David Yates was born on 8 October 1963, in St Helens, Merseyside, England, and is an English filmmaker, almost certainly best known for directing the final four films in the “Harry Potter” film series.
A notable filmmaker, how wealthy is David Yates? According to sources, Yates has collected a net worth of over $22 million, as of early 2017, his fortune earned largely through his involvement in the film and television industry.
David Yates Net Worth $22 Million
Yates grew up on Merseyside, along with his two siblings; their parents died when he was a young boy. He attended St Helens College and then moved to the University of Essex in Colchester, graduating with a BA degree in Government in 1987.
He started to make short films during his teenage years, using a camera his mother had given him. His professional directing career started in 1988, when he wrote and directed the short film “When I Was a Girl”, which earned him several awards and paved his way into the National Film and Television School in Beaconsfield, England. While there, he directed the short drama films “Oranges and Lemons” and “The Weaver’s Wife”, and his graduation film – “Good Looks” – earned him a Silver Hugo at the Chicago International Film Festival.
After his graduation in 1992, Yates went on to direct a number of episodes of the television series “The Bill”, and of the documentary “Tale of Three Seaside Towns”, plus the short film “Punch”. He then moved into his first feature film, the 1998 independent historical drama film “The Tichborne Claimant”, and his wealth began to grow.
In the early part of the 2000s, Yates directed several episodes of the miniseries’ “Sins”, and “The Way We Live Now”, a four-part television adaptation of Anthony Trollope’s same-titled novel. His fourteen-minute short film “Rank” earned him a nomination for the British Academy Film Award for Best Short Film, and his six-part drama serial “State of Play” received rave reviews and several awards as well. His next notable achievement of this period was his two-part drama entitled “Sex Traffic”, which won eight BAFTA and several other awards. He also directed the acclaimed television film “The Girl in the Café”, which won the Primetime Emmy Award for Outstanding Made for Television Movie. All added to his wealth.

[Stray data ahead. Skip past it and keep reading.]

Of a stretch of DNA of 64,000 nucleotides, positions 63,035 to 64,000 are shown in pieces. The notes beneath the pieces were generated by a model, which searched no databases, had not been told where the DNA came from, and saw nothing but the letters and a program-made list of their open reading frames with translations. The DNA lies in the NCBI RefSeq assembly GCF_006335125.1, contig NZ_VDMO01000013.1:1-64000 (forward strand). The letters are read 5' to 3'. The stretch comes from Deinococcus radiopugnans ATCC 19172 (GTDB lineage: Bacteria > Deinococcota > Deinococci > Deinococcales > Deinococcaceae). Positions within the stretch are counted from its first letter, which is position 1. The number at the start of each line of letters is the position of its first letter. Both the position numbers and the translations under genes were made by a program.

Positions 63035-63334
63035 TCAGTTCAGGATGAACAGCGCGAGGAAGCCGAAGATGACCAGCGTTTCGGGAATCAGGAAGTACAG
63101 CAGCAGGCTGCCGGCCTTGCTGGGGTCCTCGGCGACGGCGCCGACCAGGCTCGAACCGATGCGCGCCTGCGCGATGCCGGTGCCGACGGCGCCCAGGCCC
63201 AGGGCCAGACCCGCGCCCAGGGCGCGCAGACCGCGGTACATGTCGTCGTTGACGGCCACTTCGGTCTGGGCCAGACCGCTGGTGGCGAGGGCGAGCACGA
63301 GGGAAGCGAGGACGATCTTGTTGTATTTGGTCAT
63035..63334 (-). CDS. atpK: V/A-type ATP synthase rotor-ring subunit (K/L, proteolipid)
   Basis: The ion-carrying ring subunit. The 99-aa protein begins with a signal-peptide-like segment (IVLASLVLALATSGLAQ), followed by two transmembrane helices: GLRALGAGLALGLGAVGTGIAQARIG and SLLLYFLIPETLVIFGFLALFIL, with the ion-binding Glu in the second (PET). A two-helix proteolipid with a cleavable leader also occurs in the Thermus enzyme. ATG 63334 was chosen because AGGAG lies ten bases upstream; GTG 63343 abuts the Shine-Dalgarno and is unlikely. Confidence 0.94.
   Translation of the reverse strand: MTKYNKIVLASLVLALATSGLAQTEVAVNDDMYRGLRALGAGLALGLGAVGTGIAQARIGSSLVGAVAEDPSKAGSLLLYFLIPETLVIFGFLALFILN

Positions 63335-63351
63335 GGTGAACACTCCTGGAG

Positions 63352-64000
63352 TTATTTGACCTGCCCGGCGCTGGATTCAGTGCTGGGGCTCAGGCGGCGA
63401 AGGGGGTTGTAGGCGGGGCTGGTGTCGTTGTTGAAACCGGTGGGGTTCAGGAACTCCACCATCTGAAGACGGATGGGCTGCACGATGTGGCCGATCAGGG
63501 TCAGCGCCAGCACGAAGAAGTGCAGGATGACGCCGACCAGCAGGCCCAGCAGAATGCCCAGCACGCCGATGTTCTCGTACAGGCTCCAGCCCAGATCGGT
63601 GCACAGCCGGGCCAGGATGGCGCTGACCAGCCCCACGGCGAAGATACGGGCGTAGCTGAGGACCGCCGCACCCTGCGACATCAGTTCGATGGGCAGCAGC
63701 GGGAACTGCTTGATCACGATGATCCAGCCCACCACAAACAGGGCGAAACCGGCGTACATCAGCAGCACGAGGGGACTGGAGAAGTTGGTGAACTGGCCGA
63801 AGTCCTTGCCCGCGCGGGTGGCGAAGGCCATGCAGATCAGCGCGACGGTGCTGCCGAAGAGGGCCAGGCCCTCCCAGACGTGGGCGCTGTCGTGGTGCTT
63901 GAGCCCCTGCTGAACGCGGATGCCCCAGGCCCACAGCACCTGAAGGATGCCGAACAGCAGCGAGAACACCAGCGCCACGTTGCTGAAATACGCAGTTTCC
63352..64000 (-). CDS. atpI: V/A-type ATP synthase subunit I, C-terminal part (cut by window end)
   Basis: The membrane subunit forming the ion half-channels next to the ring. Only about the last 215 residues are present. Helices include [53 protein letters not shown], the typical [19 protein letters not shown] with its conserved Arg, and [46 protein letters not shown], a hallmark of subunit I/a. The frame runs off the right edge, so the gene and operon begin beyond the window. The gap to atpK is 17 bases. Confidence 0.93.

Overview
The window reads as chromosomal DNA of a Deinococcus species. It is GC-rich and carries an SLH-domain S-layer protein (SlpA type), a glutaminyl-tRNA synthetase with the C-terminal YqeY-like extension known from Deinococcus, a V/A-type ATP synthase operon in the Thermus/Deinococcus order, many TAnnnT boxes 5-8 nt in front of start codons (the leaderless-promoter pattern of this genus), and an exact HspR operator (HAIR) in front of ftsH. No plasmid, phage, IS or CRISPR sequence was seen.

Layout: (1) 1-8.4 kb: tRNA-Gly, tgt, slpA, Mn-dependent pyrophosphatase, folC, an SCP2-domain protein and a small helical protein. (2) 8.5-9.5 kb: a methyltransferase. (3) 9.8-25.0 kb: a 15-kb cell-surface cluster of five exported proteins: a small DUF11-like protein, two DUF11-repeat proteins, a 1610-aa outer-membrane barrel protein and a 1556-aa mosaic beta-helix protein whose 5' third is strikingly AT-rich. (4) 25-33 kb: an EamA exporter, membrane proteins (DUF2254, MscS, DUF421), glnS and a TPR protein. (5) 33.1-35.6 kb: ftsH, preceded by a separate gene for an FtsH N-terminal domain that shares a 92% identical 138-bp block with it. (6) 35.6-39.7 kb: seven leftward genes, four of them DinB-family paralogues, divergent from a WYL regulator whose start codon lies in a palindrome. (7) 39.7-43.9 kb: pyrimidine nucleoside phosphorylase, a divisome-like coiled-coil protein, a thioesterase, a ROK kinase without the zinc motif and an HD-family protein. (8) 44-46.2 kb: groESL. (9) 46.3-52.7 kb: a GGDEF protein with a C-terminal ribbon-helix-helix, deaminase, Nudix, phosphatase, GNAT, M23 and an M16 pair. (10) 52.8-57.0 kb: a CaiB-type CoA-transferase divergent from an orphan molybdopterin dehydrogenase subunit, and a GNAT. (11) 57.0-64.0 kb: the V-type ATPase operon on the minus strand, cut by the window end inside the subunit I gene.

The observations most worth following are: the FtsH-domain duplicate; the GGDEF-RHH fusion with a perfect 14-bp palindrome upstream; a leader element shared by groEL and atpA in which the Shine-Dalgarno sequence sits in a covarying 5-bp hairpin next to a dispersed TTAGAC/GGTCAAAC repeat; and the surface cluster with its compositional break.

In 2006 Yates was chosen to direct “Harry Potter and the Order of the Phoenix” by Warner Bros. Pictures the fifth film in the series; it won rave reviews, and was a great box-office success, which saw Yates selected to direct the sixth installment as well, the 2009 “Harry Potter and the Half-Blood Prince”. This film was also a great commercial success, with Yates’ directing praised. All these triumphs contributed to the growth of Yates’ popularity, and his net worth as well.
His involvement in the franchise didn’t stop here, directing in 2010, the seventh “Harry Potter” film, “Harry Potter and the Deathly Hallows – Part 1”, and a year later, the eighth and so far final in the series entitled “Harry Potter and the Deathly Hallows – Part 2”. Both films were big box-office successes, especially the latter as it became the highest-grossing film in the series, and the highest-grossing film of 2011. Yates’ popularity skyrocketed, as did his wealth.
In 2013 he directed the television pilot of the series “Tyrant” , and then began working on the action adventure film “The Legend of Tarzan”, released in 2016. In the meantime, he started to work on the first film in a series of five installments of “Fantastic Beasts and Where to Find Them”, based on the same-titled book by J. K. Rowling, and set in the world of Harry Potter. The film came out in 2016, achieving positive reviews.
Very little is known about Yates’ personal life, however, Yvonne Walcott is listed as his spouse. Additional details regarding his private life are unknown to the public.
He trained as a director at the National Film and Television School in Beaconsfield.
He worked at cre8 studios in Regent Circus in Swindon as a facilitator.
Use of hand-held camera
In an ideal world, I'd bounce between big projects and no-budget TV dramas with fantastic scripts. A lot of Hollywood films tend to be bloated, bombastic, loud. At the same time, I do like the infrastructure of making a blockbuster; it's like having a big train set.
I like to create an atmosphere where actors feel safe enough to take risks. I certainly don't believe in being a macho bully; I'm not interested in frightening good work out of people. It's bollocks.
People who work in television often don't think they can trust film makers because they are supposed to be a bit more arty and self indulgent, and people in film might think anyone who works in television is a hack. If we had more filmmakers working in television, and more television writers and directors working in film, we'd have a much healthier and more vital industry.